Diagnostic suspicion bias

Knowledge of a subject’s prior exposures or personal biases may influence both the process and the outcome of diagnostic tests.

Background

Information about a group or individual coupled with suspicions or prejudices of medical staff could influence how diagnoses are made, by affecting what examinations are performed and how quickly people are investigated, which can affect rates of diagnosis. This can be termed diagnostic suspicion bias.

Example

As an example, if a group of workers in the industry find out that one of the chemicals they have been exposed to is a carcinogen, then these workers might present to a medical facility sooner, or be more likely to attend screening, than a non-exposed population.  Also, medical staff might more readily suspect these individuals than others to have cancer, because of the knowledge of their exposure to the carcinogen, and this might influence what tests are done and how quickly they are ordered.

Impact

Diagnostic test accuracy studies that include selected patients because they are more likely to have the condition based on clinical suspicion typically overestimate the accuracy of the test.  Studies that used non-consecutive inclusion of patients were associated with an overestimation of the diagnostic odds ratio by 50% compared with those that used a consecutive series of patients. 

A study of inpatient care for severe mental illness in the US found that researchers noticed that African Americans were three times (45% vs 19%) more likely to be diagnosed with schizophrenia than whites. Medical staff interviewing patients viewed African Americans as less honest about their symptoms, with less insight into their condition. These views were associated with higher diagnosis rates with diagnostic suspicion bias being responsible for some of the disparity in diagnosis rates.

Preventive steps

Prospective studies, with consecutive recruitment of patients and with uniform assessment and measurement throughout the study, can help avoid problems from diagnostic suspicion bias. Where retrospective studies are set up, care must be taken to avoid the effects of diagnostic suspicion bias, checking how diagnostic procedures take place, and if necessary adjusting for disparities.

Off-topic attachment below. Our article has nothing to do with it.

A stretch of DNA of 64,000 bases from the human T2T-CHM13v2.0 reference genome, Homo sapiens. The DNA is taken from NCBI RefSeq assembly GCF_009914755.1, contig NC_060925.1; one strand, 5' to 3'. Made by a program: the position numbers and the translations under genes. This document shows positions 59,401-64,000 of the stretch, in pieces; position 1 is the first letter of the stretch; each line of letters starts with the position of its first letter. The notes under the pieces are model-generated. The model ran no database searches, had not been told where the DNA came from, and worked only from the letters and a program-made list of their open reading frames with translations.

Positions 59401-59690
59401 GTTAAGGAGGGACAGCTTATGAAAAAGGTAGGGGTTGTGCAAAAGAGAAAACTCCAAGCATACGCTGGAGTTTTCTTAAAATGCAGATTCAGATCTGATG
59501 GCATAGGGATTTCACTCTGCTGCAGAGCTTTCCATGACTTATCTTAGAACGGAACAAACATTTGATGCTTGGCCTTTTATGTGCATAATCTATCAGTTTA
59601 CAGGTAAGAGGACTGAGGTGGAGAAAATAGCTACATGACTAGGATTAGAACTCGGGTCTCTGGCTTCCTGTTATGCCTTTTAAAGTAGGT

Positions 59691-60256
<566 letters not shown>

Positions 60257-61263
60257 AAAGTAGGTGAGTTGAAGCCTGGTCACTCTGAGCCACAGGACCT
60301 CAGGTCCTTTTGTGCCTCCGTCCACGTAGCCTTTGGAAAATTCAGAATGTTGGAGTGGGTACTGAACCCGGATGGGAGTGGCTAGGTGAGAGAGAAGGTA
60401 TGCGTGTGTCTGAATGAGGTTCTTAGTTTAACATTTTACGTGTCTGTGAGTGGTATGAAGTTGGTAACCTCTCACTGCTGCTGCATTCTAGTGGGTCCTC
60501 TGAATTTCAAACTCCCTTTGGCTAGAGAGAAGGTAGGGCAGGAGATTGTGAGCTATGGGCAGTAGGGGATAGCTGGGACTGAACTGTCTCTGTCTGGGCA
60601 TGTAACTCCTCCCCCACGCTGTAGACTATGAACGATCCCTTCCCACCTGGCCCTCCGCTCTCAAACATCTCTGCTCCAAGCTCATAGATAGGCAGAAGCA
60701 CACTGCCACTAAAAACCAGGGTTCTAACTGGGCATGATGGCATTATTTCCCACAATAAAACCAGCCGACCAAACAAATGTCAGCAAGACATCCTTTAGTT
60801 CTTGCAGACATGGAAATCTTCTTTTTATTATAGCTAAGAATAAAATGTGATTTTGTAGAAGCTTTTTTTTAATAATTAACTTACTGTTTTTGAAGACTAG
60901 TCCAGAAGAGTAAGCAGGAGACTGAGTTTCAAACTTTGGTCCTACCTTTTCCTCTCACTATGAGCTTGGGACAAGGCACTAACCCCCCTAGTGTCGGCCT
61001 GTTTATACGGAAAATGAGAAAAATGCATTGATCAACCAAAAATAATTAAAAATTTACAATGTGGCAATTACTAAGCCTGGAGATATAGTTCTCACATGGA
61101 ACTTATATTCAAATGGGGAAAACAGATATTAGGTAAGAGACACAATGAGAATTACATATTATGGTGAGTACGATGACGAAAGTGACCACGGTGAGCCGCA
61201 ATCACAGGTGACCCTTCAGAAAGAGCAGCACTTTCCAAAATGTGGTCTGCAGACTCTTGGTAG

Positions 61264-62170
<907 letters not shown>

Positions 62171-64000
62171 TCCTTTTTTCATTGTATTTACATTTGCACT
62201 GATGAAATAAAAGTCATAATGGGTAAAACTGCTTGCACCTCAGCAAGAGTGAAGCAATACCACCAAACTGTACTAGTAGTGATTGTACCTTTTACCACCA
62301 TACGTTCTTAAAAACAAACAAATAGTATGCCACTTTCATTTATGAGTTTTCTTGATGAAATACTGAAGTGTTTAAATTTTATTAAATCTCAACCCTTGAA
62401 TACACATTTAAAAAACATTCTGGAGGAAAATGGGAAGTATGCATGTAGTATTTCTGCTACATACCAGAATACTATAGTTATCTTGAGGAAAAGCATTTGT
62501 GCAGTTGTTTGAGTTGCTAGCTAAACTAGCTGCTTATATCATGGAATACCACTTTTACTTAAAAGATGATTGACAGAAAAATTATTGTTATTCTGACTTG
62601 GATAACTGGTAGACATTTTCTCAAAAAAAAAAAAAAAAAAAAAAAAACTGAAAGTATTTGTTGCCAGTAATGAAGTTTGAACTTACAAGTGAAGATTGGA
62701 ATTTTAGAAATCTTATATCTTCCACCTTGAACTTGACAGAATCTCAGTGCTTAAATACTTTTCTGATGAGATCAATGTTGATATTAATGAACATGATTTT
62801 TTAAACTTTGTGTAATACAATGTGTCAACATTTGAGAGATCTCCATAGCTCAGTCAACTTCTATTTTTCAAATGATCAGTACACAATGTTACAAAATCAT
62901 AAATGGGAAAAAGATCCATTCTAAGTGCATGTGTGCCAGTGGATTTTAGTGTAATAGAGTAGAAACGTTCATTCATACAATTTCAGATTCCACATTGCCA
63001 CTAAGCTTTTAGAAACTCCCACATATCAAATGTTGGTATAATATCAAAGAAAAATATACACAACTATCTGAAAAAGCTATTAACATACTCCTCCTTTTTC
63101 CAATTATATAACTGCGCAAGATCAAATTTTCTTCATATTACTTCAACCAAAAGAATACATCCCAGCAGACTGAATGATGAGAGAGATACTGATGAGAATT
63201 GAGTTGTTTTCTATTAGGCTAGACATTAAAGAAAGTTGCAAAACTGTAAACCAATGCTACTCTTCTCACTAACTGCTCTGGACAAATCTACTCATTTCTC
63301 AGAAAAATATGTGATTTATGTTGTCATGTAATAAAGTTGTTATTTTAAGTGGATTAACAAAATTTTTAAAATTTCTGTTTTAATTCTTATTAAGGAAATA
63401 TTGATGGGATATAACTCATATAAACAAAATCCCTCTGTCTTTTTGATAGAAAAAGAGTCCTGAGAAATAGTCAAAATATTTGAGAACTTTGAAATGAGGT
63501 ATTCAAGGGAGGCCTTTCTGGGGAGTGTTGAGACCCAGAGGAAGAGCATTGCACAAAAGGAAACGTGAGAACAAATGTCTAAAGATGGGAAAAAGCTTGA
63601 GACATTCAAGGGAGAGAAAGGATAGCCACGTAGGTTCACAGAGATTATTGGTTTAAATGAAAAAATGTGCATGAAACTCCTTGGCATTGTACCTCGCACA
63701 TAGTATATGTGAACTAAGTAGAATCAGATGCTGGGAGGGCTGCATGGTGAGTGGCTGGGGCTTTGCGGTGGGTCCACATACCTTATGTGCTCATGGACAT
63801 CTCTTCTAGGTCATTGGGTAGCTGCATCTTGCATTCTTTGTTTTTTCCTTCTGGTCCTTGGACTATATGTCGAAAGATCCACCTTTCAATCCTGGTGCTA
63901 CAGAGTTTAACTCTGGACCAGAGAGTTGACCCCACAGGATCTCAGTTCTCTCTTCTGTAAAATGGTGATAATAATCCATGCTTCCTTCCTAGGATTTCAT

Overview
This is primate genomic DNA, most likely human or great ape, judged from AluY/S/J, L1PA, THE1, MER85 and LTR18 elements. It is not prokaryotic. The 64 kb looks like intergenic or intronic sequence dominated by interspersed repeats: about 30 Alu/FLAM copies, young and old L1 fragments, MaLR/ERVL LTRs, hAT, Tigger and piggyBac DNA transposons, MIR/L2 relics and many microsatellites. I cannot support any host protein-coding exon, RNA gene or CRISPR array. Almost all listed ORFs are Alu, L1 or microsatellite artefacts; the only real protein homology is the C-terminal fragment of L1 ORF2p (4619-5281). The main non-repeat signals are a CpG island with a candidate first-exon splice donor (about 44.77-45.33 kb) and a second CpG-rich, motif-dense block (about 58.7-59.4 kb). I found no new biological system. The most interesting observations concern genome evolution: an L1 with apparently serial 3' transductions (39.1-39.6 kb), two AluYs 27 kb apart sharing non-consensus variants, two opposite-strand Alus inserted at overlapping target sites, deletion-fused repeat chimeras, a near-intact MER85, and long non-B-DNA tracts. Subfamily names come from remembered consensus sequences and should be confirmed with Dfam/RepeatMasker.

Sources

Eack SM et al. Interviewer-perceived honesty as a mediator of racial disparities in the diagnosis of schizophrenia. Psychiatr Serv. 2012 Sep 1; 63(9):875-80.

Fox AJ & White GC. Bladder cancer in rubber workers: do screening and doctors’ awareness distort the statistics? Lancet 1976; 307 (7967): 1009-1010.

Porta M, et al editors. A dictionary of epidemiology. 6th edition. New York: Oxford University Press: 2014

Sackett DL. Bias in analytic research. J Chron Dis 1979; 32: 51-63

Schwartz, R & Blankenship, D. “Racial disparities in psychotic disorder diagnosis: A review of empirical literature.” World J Psychiatry. 2014 Dec 22; 4(4): 133–140.

Vandenbroucke JP, et al. Diagnostic suspicion and referral bias in studies of venous thromboembolism and oral contraceptive use. Eur J Contracept Reprod Health Care. 2001 Mar;6(1):56-7.

Whiting PF, et al. QUADAS-2 Steering Group. A systematic review classifies sources of bias and variation in diagnostic test accuracy studies. J Clin Epidemiol. 2013 Oct; 66(10):1093-104. Epub 2013 Aug 17.


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